These are the sentiments I want my users to have whilst using the app.

Developing Illustrations

“The eye has to travel”
— Diana Vreeland, a noted columnist and editor in the field of fashion

You’ve probably heard the famous saying “a picture is worth a thousand words.” This phrase is especially true when talking about the importance of illustrations. Illustration is an efficient way to provide the user with a piece of information in a faster and easier way than text.

As Diana Vreeland said “the eye has to travel” and illustrations do just this. They provide the opportunity for the eye to travel and create a pleasant user experience. For Boost, I chose to use illustrations to spark interest and help my users feel good and engaged.

This is what my illustrations look like hand drawn:

This is what my illustrations look like digitalised:

Interactive Prototype

You can view the final, high fidelity clickable prototype on InVision here. In the mock-up, Zara is a first time user which means she will have to go through the sign up process. She will then select one of her goals and accomplish her daily tasks.


“Well-structured presentation telling the story of the project through to the solution and desired outcome”
— Project feedback from my instructors

I had so much fun working on this project. I’m proud of the final product that tested well and received strong feedback.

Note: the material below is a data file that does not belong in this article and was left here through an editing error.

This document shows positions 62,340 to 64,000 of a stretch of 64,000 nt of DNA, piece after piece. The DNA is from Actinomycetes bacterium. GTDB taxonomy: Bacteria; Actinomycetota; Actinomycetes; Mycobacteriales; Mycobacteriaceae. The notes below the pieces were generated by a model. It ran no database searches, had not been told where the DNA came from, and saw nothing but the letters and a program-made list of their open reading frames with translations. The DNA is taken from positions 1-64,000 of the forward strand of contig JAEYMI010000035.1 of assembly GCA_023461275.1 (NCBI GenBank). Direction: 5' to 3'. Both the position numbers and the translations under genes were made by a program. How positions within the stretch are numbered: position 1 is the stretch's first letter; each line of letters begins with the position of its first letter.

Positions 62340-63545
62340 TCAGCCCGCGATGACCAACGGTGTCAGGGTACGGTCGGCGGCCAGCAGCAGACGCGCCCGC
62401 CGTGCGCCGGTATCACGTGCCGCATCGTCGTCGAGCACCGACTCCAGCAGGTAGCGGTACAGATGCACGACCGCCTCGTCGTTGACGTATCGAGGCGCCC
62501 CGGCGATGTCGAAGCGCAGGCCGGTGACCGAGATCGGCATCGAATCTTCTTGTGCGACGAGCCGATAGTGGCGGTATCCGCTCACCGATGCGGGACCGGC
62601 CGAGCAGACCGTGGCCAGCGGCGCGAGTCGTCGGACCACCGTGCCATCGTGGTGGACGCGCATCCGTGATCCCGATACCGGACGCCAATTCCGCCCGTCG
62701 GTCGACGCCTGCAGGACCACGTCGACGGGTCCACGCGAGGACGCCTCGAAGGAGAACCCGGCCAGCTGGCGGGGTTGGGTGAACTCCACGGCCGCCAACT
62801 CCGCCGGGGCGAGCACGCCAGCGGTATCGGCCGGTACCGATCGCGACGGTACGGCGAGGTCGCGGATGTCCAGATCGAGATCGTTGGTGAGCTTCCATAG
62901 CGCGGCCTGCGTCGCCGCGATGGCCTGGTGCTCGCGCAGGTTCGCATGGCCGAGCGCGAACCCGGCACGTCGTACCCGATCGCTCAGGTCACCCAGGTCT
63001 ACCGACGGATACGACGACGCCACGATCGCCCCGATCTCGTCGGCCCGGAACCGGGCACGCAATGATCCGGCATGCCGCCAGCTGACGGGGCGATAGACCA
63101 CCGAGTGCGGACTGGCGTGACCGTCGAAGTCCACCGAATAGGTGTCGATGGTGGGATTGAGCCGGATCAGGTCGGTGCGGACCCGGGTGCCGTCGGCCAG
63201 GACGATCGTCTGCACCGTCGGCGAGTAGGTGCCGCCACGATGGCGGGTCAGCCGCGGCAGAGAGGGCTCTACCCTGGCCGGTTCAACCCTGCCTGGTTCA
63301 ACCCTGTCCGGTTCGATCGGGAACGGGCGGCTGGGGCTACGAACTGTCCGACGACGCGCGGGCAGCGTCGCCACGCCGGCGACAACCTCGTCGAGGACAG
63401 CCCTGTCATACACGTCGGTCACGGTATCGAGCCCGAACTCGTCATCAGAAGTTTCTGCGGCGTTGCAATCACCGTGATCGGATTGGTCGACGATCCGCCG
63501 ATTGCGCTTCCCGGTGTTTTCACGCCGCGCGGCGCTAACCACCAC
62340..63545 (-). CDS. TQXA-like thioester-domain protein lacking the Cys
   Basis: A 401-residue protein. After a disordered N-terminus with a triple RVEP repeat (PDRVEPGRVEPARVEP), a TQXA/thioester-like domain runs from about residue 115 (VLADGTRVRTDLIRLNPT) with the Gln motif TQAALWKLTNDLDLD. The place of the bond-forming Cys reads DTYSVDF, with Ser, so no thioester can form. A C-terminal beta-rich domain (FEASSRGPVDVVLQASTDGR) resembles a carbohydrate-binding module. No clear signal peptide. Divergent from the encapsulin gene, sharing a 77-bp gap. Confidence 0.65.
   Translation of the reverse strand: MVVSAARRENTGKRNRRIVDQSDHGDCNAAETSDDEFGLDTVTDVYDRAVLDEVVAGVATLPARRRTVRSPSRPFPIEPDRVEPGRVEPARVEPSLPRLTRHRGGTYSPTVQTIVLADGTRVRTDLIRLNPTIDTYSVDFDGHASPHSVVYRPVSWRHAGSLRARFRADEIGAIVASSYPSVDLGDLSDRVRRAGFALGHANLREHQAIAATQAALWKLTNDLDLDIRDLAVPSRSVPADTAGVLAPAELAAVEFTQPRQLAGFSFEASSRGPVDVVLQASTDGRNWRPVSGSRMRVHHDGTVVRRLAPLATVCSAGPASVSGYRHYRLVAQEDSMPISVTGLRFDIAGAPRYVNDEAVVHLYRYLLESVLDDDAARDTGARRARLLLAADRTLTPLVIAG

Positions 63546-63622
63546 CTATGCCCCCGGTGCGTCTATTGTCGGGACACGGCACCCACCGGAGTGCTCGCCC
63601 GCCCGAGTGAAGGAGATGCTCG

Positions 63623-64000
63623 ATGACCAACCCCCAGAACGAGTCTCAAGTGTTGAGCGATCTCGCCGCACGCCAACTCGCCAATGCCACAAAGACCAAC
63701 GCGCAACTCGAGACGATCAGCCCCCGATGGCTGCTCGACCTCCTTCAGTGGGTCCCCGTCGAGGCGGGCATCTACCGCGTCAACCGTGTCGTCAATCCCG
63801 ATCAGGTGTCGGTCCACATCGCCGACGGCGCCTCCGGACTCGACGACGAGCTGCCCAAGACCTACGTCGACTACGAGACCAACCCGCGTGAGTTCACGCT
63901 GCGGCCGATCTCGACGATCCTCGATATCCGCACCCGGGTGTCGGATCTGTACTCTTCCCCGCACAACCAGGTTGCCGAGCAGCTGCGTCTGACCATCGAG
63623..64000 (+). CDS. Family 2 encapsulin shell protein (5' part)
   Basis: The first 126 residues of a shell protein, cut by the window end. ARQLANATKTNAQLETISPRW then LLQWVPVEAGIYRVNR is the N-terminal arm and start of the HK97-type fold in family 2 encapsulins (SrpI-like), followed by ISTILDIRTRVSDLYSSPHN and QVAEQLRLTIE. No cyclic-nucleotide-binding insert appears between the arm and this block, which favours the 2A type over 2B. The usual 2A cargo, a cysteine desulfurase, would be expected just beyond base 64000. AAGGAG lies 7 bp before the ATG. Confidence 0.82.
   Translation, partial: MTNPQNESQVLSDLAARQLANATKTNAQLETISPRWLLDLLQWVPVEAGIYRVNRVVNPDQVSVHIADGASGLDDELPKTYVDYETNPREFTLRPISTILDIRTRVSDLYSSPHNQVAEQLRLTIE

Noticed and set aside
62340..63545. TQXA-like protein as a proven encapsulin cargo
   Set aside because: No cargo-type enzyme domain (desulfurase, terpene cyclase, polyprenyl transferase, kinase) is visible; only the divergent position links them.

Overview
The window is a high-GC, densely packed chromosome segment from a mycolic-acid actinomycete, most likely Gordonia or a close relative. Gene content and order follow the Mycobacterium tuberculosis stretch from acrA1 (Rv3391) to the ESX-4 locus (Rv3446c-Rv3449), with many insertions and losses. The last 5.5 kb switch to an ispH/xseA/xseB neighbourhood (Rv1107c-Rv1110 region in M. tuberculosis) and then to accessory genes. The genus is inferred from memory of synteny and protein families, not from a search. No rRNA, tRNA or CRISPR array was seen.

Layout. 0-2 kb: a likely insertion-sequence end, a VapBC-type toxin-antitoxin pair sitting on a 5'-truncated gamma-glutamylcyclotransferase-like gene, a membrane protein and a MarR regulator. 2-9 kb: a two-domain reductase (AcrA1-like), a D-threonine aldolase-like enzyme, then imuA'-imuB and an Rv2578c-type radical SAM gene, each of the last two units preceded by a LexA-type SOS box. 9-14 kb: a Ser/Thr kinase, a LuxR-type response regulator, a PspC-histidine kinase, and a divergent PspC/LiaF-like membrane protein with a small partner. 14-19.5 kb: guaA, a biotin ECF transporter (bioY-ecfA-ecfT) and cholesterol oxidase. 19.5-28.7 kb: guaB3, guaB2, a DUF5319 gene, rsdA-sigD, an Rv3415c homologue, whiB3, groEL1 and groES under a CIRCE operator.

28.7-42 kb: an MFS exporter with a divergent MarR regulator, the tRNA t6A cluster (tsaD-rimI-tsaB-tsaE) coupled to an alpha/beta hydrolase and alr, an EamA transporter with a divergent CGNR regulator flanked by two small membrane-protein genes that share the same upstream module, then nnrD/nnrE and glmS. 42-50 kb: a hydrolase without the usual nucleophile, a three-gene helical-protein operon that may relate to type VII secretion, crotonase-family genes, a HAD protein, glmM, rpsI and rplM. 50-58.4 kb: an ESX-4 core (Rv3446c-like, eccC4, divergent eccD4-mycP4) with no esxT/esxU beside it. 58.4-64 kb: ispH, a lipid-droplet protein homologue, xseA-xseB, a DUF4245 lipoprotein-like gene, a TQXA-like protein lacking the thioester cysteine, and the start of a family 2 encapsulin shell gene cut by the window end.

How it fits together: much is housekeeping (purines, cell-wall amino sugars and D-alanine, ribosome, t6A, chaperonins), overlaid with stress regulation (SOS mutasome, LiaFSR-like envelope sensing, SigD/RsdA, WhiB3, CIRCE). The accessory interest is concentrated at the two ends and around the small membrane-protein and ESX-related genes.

Next Steps

So much was achieved in this two week sprint but there are many other things that I’d like to explore. This includes:

Conducting a longer period of usability testing using diary studies

Self-esteem is a sensitive and personal topic and can only improve over time. Using diary studies help me understand long term user behaviour and experiences including habits, attitudes and motivations and changes in behaviours and perceptions.

Implementing a reward system

Referring back to my user interviews, when synthesising my findings, one of the main things that increased users happiness and positivity was accomplishments.

Implementing a reward system would give users an incentive to come back and use the app but would also help them improve their self-esteem over a longer period of time.

Creating a community feature
Community support is extremely powerful and effective both online and offline. When asking users what made them feel encouraged, a lot of people replied ‘support’ and ‘friends and family’. This would be a great feature for people to encourage each other in their journey.

Thank you for reading! If you’re interested in UX/UI, remember to follow me on Medium (here) for more content or if you just want to say hello, feel free to connect with me on LinkedIn.



Written by


UX Designer & Adventure Lover @herpaperweight